If I said little to the young man over the years, I don’t think his wife and I ever exchanged a word. If any of what was being parsed about her in the rumor mill of the building complex was even remotely true, she must have felt uniquely alone. Long before any of this, in a quiet corner of my own mind I had applied my own label. Ice Princess. I had ceased any type of attempt at salutation quite awhile back. In the close quarters of the vestibule or staircase her eyes seemed to be plotting a continuing escape from any other human contact. So, when I encountered her unexpectedly in the vestibule about two weeks after the event and soon before her formal vacancy of the apartment, I was unprepared. There she was, standing alone by the mailboxes, reading some sort of correspondence. I suppose she was as unprepared for this encounter as I was, for as her head lifted from the paper she was reading, her eyes transfixed upon me with the well-known deer in the headlights gaze. It was likely the very first time our eyes had ever met. I am never usually at a loss for words but suddenly I felt completely inept. Somehow, I knew I should say something but “ Hey, how ya doin’?” seemed completely inappropriate. How was a young woman whose husband had taken his own life and whose grief was apparently being questioned by more than a few people supposed to react to such a question? In the silence of an eternal second the simplest response is the best : “ I’m so sorry”. A mist of sadness flowed from her eyes, all pretensions melted and somehow, a smile penetrated the clouds and a soft “thank you” caressed the air between us. This was not an Ice Princess this was Cinderella, sans the lowly singular glass slipper that would never be recovered, but in this moment, seemingly resolute to write a better chapter to her story. We both hung there for a second, I returned her smile and went on my way. She wiped away the spray and went back to her correspondence.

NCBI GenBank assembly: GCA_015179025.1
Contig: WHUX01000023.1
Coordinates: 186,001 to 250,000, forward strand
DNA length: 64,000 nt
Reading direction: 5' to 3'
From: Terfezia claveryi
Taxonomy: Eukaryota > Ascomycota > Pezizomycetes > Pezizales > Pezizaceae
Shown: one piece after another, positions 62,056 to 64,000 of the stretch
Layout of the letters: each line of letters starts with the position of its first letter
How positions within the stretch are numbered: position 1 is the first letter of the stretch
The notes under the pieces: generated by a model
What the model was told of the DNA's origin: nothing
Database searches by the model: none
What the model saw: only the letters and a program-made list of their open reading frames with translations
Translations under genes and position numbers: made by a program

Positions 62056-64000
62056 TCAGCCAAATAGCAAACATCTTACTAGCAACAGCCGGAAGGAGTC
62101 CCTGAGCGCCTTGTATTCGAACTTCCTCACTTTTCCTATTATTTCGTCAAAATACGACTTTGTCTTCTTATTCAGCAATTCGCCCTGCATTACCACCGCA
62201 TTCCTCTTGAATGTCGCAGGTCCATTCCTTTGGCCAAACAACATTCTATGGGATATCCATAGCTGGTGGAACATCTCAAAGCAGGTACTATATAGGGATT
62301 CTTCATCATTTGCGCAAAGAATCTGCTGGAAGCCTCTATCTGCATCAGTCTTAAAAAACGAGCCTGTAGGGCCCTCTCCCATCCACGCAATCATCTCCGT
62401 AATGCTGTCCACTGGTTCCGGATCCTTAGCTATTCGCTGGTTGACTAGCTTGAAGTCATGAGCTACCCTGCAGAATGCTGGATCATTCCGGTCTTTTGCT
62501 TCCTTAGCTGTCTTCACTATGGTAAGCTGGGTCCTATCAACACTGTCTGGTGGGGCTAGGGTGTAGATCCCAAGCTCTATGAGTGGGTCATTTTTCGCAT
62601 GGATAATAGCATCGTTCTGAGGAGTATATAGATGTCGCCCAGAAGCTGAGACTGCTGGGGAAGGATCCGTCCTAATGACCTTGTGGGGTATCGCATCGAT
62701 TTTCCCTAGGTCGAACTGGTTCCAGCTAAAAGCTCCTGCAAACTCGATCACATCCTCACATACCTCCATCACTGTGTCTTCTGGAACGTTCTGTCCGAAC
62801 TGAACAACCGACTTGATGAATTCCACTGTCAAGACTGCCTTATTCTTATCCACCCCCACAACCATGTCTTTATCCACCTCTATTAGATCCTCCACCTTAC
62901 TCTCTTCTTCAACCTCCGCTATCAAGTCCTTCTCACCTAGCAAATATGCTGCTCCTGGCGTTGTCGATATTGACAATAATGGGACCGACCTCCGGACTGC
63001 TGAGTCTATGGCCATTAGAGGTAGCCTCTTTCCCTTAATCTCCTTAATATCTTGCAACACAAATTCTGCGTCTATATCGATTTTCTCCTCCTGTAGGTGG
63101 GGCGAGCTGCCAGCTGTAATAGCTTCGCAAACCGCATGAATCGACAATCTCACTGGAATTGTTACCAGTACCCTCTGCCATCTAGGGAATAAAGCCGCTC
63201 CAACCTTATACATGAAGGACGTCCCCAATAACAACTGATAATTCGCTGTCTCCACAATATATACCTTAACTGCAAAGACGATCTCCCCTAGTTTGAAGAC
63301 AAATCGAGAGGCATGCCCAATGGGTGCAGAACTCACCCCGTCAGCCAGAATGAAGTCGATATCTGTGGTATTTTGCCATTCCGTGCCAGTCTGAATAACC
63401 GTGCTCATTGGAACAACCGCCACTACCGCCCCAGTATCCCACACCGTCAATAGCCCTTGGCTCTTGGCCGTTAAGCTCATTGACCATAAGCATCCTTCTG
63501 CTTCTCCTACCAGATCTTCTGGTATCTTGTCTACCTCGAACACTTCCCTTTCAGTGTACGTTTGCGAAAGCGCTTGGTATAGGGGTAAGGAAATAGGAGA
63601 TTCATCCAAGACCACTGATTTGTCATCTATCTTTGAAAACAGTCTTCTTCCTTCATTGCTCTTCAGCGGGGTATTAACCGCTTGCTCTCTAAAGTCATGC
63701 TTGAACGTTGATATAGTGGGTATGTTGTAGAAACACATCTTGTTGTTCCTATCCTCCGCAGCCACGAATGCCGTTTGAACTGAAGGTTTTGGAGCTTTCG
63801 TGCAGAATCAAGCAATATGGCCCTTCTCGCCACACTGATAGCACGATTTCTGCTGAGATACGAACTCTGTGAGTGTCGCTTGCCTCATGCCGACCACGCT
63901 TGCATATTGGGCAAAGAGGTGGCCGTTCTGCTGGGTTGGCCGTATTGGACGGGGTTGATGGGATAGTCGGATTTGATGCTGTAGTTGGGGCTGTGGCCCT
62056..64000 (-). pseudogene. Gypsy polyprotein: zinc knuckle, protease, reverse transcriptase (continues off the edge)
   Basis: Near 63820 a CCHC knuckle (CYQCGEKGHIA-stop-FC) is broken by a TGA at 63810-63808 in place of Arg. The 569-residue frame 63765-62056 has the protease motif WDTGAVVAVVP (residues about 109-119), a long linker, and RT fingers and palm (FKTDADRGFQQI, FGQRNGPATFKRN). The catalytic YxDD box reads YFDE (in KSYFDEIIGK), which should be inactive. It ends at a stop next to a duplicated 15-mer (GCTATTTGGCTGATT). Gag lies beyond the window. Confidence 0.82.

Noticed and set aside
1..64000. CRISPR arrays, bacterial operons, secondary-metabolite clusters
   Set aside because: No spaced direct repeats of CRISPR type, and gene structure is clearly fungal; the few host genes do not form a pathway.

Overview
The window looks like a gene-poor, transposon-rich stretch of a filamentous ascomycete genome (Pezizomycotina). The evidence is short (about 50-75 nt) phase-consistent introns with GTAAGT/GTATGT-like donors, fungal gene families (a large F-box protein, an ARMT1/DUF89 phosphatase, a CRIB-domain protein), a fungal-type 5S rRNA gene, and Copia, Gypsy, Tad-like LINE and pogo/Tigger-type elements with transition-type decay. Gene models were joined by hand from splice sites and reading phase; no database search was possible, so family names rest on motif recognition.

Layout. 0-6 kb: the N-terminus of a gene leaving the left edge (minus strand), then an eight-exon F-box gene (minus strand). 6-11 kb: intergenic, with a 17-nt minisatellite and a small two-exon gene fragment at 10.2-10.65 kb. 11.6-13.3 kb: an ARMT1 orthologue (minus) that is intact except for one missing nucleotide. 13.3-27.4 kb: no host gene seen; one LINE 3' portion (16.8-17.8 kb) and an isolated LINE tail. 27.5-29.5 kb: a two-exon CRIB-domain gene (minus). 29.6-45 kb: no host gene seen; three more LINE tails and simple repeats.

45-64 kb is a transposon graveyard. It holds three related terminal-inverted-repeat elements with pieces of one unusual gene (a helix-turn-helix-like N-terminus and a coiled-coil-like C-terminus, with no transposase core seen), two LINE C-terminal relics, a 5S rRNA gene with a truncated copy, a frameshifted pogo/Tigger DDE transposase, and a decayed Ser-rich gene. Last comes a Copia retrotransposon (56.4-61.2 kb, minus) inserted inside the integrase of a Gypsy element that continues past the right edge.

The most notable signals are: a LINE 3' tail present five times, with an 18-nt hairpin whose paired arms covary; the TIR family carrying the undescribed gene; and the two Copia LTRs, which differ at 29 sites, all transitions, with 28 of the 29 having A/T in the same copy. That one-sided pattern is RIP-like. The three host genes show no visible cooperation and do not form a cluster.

So, this is for my dear friends who have too recently suffered a tragic and unexpected loss. The object of our affections here, unlike the young man in the story above, wished to stay around. Ultimately, he had no say in the matter. The universe called for him. I too am diminished by this departure but as much as I enjoyed his company, I did not have the same proximity as those of my circle who are now undoubtedly reliving memories and refiguring a future without a most humorous, clever and robust personality. Our circle tightens a little more with each passing year, but yet that circle remains unbroken. I have a sign, stationed in front of me on my desk as a matter of fact as I write this, gifted at my wedding some time ago which proclaims, “we may not have it all together, but together we have it all”. This has never been truer than in times like these.
The traces of grief are as individual as fingerprints and we are all suspects. We stand indicted by our very humanity. We are collectively guilty. There are no timetables for healing. No purported self- help books are of much value. An accurate template is yet to be published. We can hold on to our judgements, our fears, our bigotries, our slanders, our grudges and our rumors or instead, we can hold on to each other. Seems like an easy choice.